As I look back on the struggles of a foreigner running a stall at the night fair during an era like that, it’s clear he must’ve been in dire straits. I wondered then why everyone was so cold to him. Wasn’t he a human being just like us? The way he was treated both angered and saddened me.
That summer was the last time I saw the razor vendor. As the war intensified, the night fair lights gradually began to fade away.
Is a nation that rejects foreigners therefore kind to its own people? No, on the contrary—nationalism regards the nation or race as sacred and sacrifices its citizens as a means for the nation’s ends. My eldest brother was drafted in 1937 and, in 1938, two of my other older brothers were called up. At about this time, essential foodstuffs such as rice, sugar, miso, and soy sauce began to be rationed.
The ultranationalistic mood in Japan intensified as the years went by, and English was eventually banned as an “enemy language.” At school, my friends talked about how we would have to use Japanese words in baseball instead of the familiar “strike” and “ball” borrowed from English. Even the “HB” mark on pencils, indicating the hardness of the lead, was translated into Japanese, and the Cherry brand of cigarettes was renamed Sakura, the Japanese name for the tree. Jazz and American movies were also banned. The syllables of the musical scale do-re-mi-fa-sol-la-ti-do were replaced by the Japanese version, ha-ni-ho-he-to-ir-o-ha.
In contrast to Japan, with its ever-narrowing inward focus, the American government was conducting Japanese language training and research on Japan, in the belief that one needed to know one’s opponent in order to win.
Recently in Japan, we are once again hearing with increasing frequency phrases that deliberately stress “ethnic pride” and the “superiority of Japanese culture.” This may be a reaction to the loss of confidence accompanying the Japanese economic decline. Individuals, too, tend to put on a tough front when they lack self-confidence. They behave arrogantly because they have a strong sense of inferiority.
Why do many Japanese become consumed with national and racial pride? Is it because they have not embraced the kind of universal values that transcend nation and race, such as human rights or those found in the great world religions?
Just before the end of the war, some eight years after I discovered the foreign razor vendor, I was looking up at the night sky from a bomb shelter. I could see a squadron of B-29s illuminated by searchlights. Their giant silver bodies glowed vermilion, reflecting the fires burning below. From the beginning of 1945, B-29 raids had become a regular feature of our lives. The flames with which Japan had burned China and other countries of Asia and the South Pacific had returned to devour Japan.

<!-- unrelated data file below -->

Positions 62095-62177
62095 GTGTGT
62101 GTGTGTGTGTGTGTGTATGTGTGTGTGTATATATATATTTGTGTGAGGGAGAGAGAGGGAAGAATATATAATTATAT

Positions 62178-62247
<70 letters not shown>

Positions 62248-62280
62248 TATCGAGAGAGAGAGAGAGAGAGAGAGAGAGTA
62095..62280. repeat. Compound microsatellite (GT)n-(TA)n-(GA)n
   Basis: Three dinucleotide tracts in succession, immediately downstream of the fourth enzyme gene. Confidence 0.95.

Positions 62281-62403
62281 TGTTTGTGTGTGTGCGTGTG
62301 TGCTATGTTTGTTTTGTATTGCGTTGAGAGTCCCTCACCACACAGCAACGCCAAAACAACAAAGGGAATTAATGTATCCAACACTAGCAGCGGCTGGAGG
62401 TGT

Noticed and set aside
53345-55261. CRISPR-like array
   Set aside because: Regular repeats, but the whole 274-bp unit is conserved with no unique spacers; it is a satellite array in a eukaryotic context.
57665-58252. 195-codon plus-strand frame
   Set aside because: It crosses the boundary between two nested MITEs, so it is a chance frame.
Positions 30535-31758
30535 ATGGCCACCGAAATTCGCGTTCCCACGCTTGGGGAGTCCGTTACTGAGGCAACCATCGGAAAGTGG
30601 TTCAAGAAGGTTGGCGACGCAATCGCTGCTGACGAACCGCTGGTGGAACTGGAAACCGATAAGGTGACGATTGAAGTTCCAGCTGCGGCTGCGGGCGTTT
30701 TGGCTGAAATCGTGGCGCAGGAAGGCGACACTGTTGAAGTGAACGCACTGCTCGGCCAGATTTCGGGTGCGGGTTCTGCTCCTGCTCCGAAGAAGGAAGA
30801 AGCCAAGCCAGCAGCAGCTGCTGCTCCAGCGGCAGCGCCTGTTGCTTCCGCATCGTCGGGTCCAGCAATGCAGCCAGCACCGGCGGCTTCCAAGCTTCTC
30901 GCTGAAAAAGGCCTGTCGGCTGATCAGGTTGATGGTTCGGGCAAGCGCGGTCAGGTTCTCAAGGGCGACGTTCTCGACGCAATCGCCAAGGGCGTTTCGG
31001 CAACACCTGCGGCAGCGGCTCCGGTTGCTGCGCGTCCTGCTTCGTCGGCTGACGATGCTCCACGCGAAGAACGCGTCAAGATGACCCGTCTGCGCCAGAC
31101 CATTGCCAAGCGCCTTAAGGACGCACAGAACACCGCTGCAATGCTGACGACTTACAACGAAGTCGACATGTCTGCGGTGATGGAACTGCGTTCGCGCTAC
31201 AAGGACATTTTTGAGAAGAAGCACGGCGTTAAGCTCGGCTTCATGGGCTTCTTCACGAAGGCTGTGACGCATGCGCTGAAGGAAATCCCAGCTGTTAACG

Those who had a place to go in the countryside had already left Tokyo. The main street leading to Kamata Station was now filled with weather-beaten chests of drawers and other pieces of furniture left by people fleeing to the countryside. It was a sad sight. Any luggage too big to carry away had been abandoned along the street, as if it was a designated disposal site. The pleasant night fairs were no more than a distant dream.
The Kamata neighborhood had been engulfed in a great conflagration, cruel as hell itself, and reduced to ashes. My family had to relocate under government orders, and we were going to stay with one of my aunts in Magome, Tokyo. But just as we finished moving, her house suffered a direct hit from an incendiary bomb during a major air raid on May 24, 1945. We had no choice but to live in a rough shack with a tin roof that we built atop the burned-out site.
One night, the air-raid sirens were wailing, and the radio announced stridently, “A large squadron of B-29s has entered the Imperial capital.” We rushed into our bomb shelter. My parents, younger brothers and sister, my cousins, and perhaps some neighbors were all with me.
My four older brothers were all away at the war, and my father was ill. At 17, I was forced to think of myself as our family’s mainstay. So on that night, I was looking out the entrance of the dugout to see what was going on. The shells from the Japanese antiaircraft guns, aimed at the B-29s, flew through the sky like fireworks. However, they rarely hit anything.
While in the end there was no direct attack on Magome, I nevertheless spent a sleepless night. Just around dawn, about a hundred B-29s flew away majestically, heading into the eastern horizon. Though they were enemy planes, they were a magnificent sight. I watched them until they were tiny dots in the distant sky.
Just then, someone shouted: “Hey! What’s that?” Something was falling from the sky. I took a close look: It was a parachute. A plane must have been hit, and an enemy airman was falling from the sky.